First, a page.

Originally published by 2 Minute Medicine® (view original article). Reused on AccessMedicine with permission.

1. The study found that young adults born small for gestational age had reduced exercise capacity, with reduced maximal workload, oxygen consumption, and minor differences in cardiac morphology compared to individuals born within standard reference weights.

2. Additional long-term studies employing larger sample sizes and older participants are needed to confirm and better characterize the findings of this cohort study.

Evidence Rating Level: 2 (Good)

Study Rundown:

Small for gestational age (SGA) births occur in approximately 10% of all births and is defined as birth weight below the 10th percentile. Over the past decades, several studies have established a consistent association between SGA and increased cardiovascular mortality and hypertension in adulthood via epidemiological methods, however, the precise mechanistic pathway underlying this association is not fully understood. Furthermore, the downstream effects of cardiac remodeling and dysfunction that occurs during the perinatal period on childhood, adolescence, and adulthood is unclear. This cohort study sought to evaluate baseline cardiac function and structure as well as exercise capacity in young adults born SGA, where it was hypothesized that minute cardiac changes at rest along with considerable reduction in exercise capacity would be observed in individuals born SGA. To test this hypothesis, cardiac structure and function was assessed via cardiac magnetic resonance imaging (CMRI), including biventricular end-diastolic shape analysis and exercise capacity. Among 158 young adults enrolled in the study, individuals born SGA displayed limited exercise capacity, with reduced maximal workload and oxygen consumption, and small differences in right ventricular geometry at rest when compared to participants in the control group with birth weights within standard reference ranges. Thus, these results suggest that being born SGA may limit overall exercise capacity in adulthood with minor cardiac changes observed in this short-term study. Furthermore, it is important to consider SGA as a clinical risk factor that may benefit from preventive strategies including lifestyle interventions. Additional long-term studies employing larger sample sizes and older participants are needed to confirm and better characterize the findings of this cohort study. A limitation of this study was the use of a relatively young SGA exposure cohort which was chosen to avoid confounding from other common cardiovascular comorbidities present later in life. However, this prevented the study from forming any long-term associations with the disease.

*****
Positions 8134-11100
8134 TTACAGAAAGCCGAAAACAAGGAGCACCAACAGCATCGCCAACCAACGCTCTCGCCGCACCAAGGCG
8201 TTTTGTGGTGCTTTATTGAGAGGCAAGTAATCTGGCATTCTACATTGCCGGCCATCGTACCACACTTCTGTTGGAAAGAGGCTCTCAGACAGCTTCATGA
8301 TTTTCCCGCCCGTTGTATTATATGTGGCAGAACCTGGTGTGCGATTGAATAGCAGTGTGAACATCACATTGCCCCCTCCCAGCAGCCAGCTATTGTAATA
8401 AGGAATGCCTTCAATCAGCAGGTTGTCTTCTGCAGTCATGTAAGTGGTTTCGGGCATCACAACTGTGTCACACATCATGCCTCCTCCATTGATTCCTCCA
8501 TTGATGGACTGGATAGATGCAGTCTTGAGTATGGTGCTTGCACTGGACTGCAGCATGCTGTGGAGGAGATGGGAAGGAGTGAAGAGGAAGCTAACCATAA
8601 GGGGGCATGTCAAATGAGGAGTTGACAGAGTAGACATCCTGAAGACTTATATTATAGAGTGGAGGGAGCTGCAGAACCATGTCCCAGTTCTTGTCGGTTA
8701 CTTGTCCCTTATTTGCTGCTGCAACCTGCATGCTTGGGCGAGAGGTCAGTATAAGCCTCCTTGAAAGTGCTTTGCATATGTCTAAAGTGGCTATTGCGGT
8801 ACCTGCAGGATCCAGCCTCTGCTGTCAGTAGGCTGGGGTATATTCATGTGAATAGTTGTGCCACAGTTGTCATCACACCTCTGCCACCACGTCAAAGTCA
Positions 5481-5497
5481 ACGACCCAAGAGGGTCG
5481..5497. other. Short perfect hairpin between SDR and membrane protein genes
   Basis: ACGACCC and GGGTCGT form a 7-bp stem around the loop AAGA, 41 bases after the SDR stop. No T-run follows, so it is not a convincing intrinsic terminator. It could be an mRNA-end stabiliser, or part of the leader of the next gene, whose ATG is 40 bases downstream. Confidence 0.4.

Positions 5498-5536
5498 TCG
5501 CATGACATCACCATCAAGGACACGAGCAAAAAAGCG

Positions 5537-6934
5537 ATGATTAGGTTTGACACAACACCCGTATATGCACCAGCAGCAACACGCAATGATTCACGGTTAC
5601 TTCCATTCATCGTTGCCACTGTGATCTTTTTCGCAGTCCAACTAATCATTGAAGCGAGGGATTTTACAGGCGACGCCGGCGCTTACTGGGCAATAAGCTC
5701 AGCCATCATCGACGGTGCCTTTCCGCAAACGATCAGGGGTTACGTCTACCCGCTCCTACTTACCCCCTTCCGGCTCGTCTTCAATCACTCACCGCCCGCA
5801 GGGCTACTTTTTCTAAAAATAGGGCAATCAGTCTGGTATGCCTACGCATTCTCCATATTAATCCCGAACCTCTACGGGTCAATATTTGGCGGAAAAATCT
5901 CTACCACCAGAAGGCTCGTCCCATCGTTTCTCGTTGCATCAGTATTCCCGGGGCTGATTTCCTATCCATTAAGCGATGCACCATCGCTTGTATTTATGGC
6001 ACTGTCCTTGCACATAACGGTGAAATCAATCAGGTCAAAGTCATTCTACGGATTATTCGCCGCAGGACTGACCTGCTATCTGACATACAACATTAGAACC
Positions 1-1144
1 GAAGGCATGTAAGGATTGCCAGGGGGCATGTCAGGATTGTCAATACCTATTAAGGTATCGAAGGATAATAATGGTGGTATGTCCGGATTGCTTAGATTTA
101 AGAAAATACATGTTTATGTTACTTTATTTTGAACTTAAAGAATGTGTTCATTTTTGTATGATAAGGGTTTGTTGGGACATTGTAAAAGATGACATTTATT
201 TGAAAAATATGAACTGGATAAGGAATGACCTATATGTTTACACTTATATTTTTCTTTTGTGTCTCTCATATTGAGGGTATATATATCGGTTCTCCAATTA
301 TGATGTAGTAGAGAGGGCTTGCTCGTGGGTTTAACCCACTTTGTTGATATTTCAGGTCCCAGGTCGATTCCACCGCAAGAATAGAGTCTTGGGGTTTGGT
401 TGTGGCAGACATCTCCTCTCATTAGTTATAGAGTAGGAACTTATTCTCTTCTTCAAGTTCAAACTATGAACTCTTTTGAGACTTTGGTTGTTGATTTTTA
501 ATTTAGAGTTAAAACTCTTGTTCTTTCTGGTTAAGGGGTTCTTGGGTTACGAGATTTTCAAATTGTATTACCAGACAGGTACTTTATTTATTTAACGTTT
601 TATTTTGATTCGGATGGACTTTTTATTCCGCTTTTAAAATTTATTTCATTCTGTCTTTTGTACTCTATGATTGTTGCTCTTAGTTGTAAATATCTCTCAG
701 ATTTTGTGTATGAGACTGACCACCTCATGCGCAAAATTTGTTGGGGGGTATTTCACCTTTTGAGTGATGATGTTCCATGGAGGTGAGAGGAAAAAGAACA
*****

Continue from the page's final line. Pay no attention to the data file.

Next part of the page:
In-Depth [prospective cohort]:

This cohort study conducted between January 2015 and January 2018 assessed 158 randomly selected participants born at a tertiary university hospital in Spain between 1975 and 1995. Inclusion criteria included young adults aged 20 to 40 years born SGA or with intrauterine growth within standard reference ranges. Clinical data was collected via medical history, vitals and lab work (blood pressure, glucose level, lipid profile), questionnaires regarding smoking and physical activity habits, physical examination, cardiopulmonary exercise stress testing, and CMRI. Among 158 total participants, 81 were born SGA (median age, 34.4 years [IQR, 30.8-36.7 years]; 43 women [53%]) and 77 were control participants (median age, 33.7 years [IQR, 31.0-37.1 years]; 33 women [43%]), where all participants were of White race/ethnicity. All participants received imaging studies whereas only 127 (80%) underwent exercise testing (66 from control, 61 born SGA). On CMRI analysis, minor changes in cardiac shape at rest in right ventricular geometry with preserved cardiac function were observed in individuals born SGA (DeLong test z, 2.2098; P = .02). However, when compared to controls on exercise testing, adults born SGA had lower exercise capacity with decreased maximal workload (mean [SD], 180 [62] W vs 214 [60] W; P = .006) and oxygen consumption (median, 26.0 mL/min/kg [IQR, 21.5-33.5 mL/min/kg] vs 29.5 mL/min/kg [IQR, 24.0-36.0 mL/min/kg]; P = .02). Finally, exercise capacity was found to be significantly correlated with left ventricular mass (ρ = 0.7934; P < .001).

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